While some people worked as a barista in their undergraduate years, or maybe a seasonal gig at the college bookstore, Julianna Broadwater was a makeup artist at Macy’s. When business was slow, she would skim the product brochures and binders. “I didn't have a smartphone,” she jokes.
As she read, she noticed a pattern: Nearly every list of ingredients included parabens, preservatives meant to extend a product’s shelf life, but often deemed as toxic. Later, when Broadwater moved to Japan in 2006, she noticed that the products there had more natural ingredients, and not nearly as many parabens.
Upon returning to Seattle in 2010, she began to seek out cleaner beauty products. But this was pre-Goop takeover—before the dawn of clean beauty guru Gwyneth Paltrow, who busted onto the natural skin care scene. Frustrated at the lack of reviews and coverage online, she decided to start a blog of her own. On Makeup Counter Culture, she artfully highlights both local and national brands, describing, for instance, a lipstick’s taste, or the feel of an eye tint, (like the perfectly “satin-y” Lid Tint from Jillian Dempsey). She gives tips and tricks for how to create different looks, and she helps you shop, offering a guide to clean brands organized by country and state. For Broadwater, clean beauty means healthy beauty. She fights for a stronger, greener industry—one paraben-free Lid Tint review at a time. —Aly Brady
I first read an article in Vogue. I think they were talking about conventional nail polish and formaldehyde, and how oncologists are telling their patients to stay away from nail polish because some of these ingredients aren't good for you. And that's when I started to really dive into it. The more I researched the more I realized there's a lot of compelling evidence here that draws a link between beauty products and adverse effects on your health.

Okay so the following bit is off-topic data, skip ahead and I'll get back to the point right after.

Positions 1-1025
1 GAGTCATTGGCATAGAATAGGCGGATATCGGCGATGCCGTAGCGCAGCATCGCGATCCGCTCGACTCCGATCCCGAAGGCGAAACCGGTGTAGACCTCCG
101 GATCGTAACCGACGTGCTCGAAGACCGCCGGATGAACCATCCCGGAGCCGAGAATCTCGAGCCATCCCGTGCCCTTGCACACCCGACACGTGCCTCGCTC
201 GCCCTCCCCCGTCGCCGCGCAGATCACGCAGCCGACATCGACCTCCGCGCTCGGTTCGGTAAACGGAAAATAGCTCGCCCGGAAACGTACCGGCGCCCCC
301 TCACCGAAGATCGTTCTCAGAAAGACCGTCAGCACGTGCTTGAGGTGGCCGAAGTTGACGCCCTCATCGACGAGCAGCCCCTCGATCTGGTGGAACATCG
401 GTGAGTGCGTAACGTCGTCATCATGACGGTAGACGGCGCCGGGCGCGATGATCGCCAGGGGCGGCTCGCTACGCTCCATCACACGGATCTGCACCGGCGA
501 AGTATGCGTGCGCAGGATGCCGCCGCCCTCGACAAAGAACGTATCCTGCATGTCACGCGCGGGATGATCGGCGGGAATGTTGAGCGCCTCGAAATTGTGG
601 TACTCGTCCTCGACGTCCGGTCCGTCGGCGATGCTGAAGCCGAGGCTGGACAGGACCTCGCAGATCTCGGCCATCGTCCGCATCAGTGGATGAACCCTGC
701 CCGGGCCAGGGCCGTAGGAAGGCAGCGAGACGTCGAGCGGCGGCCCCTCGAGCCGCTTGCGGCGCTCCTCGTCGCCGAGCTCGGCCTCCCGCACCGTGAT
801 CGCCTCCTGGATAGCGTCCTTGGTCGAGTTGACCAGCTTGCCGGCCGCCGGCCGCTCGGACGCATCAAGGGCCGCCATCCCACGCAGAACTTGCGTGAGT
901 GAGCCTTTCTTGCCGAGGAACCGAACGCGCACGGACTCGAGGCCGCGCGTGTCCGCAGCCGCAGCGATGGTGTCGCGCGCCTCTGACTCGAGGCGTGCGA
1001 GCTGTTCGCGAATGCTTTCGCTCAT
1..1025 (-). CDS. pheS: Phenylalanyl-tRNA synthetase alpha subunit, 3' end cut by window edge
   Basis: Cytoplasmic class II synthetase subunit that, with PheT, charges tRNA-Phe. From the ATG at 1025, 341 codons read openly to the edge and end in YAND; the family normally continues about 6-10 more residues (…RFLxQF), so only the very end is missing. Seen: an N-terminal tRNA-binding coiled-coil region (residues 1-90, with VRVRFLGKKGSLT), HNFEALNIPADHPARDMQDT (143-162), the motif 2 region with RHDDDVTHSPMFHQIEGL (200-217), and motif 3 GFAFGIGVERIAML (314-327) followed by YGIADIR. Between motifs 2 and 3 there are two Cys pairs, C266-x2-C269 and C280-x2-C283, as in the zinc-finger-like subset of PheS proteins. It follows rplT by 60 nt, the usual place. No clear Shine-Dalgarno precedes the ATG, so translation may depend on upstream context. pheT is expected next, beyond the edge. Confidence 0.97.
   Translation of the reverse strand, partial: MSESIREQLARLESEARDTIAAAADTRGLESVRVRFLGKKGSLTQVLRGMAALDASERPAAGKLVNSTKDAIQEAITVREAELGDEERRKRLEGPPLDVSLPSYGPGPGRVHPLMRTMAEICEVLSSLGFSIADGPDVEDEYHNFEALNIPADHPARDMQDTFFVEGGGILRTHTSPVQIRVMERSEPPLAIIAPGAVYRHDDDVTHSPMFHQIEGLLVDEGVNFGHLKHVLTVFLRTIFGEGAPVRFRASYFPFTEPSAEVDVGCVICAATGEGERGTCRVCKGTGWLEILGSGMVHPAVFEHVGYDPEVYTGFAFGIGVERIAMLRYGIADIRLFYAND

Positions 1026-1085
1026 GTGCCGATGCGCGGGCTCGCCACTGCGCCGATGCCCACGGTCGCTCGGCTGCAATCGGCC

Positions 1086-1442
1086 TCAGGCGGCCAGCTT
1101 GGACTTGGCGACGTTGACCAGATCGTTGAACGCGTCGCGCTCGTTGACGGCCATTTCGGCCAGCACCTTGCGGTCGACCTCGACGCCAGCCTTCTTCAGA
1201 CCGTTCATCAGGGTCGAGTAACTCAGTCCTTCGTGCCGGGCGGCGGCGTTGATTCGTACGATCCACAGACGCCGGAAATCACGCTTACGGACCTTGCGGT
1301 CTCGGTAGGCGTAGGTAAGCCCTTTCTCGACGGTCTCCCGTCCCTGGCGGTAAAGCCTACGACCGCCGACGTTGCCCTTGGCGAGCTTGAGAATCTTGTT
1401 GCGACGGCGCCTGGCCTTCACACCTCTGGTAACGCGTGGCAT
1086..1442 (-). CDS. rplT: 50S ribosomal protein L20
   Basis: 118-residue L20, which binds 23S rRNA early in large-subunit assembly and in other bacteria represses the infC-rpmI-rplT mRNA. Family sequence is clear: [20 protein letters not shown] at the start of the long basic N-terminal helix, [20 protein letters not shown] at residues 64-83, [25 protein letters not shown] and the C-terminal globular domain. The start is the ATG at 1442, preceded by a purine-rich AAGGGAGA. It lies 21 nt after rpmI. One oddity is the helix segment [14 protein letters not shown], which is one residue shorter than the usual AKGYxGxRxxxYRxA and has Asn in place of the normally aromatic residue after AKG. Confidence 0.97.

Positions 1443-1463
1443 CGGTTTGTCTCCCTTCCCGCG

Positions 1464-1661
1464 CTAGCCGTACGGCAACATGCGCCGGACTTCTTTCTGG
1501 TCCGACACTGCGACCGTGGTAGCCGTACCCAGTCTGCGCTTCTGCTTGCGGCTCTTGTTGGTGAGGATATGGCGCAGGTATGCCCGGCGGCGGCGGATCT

Clean would mean ingredients that not only aren't going to harm your skin or harm you, but you're not going to be dealing with build up over time in the body.
It’s evolving the concept of beauty to include health; doing good and feeling good. I think people are hungry for a progressive take on beauty.
When I call it makeup counter culture, there's a sort of banishing this sort of ageist, sexist, and really limited scope of what beauty is.
And I think health is beautiful, and beauty should be in part, a celebration of health.
I don't know why it's so slow out here, we’re so far behind other cities. But we've got a shop, it's called Follain in University Village, that was a huge step because now we have a clean beauty outpost where you can walk in and you don't have to worry about reading the ingredients.
And then we also have a couple of brands that are local here that are getting national attention. Kari Gran is one, she's known for her Lip Whips, it's almost like cake-frosting texture with lip-glosses that come in a jar. They're really pretty on and they last forever.
There's another brand that's really big in Seattle called Gressa Skin. Her foundation is a big deal, Gwyneth Paltrow raves about it on Goop. I don't think they're at Sephora yet, but, she's a chemist and she's made a foundation out of broccoli seed oil, and it gives the most flawless finish. I would challenge anyone who loves the Giorgio Armani foundation to give that one a whirl and see if they wouldn't prefer it because it's so good for the skin and it's just beautiful.
I want this industry to succeed and grow. I want there to be point where people don’t have to say “is this paraben free?” That should just be a given.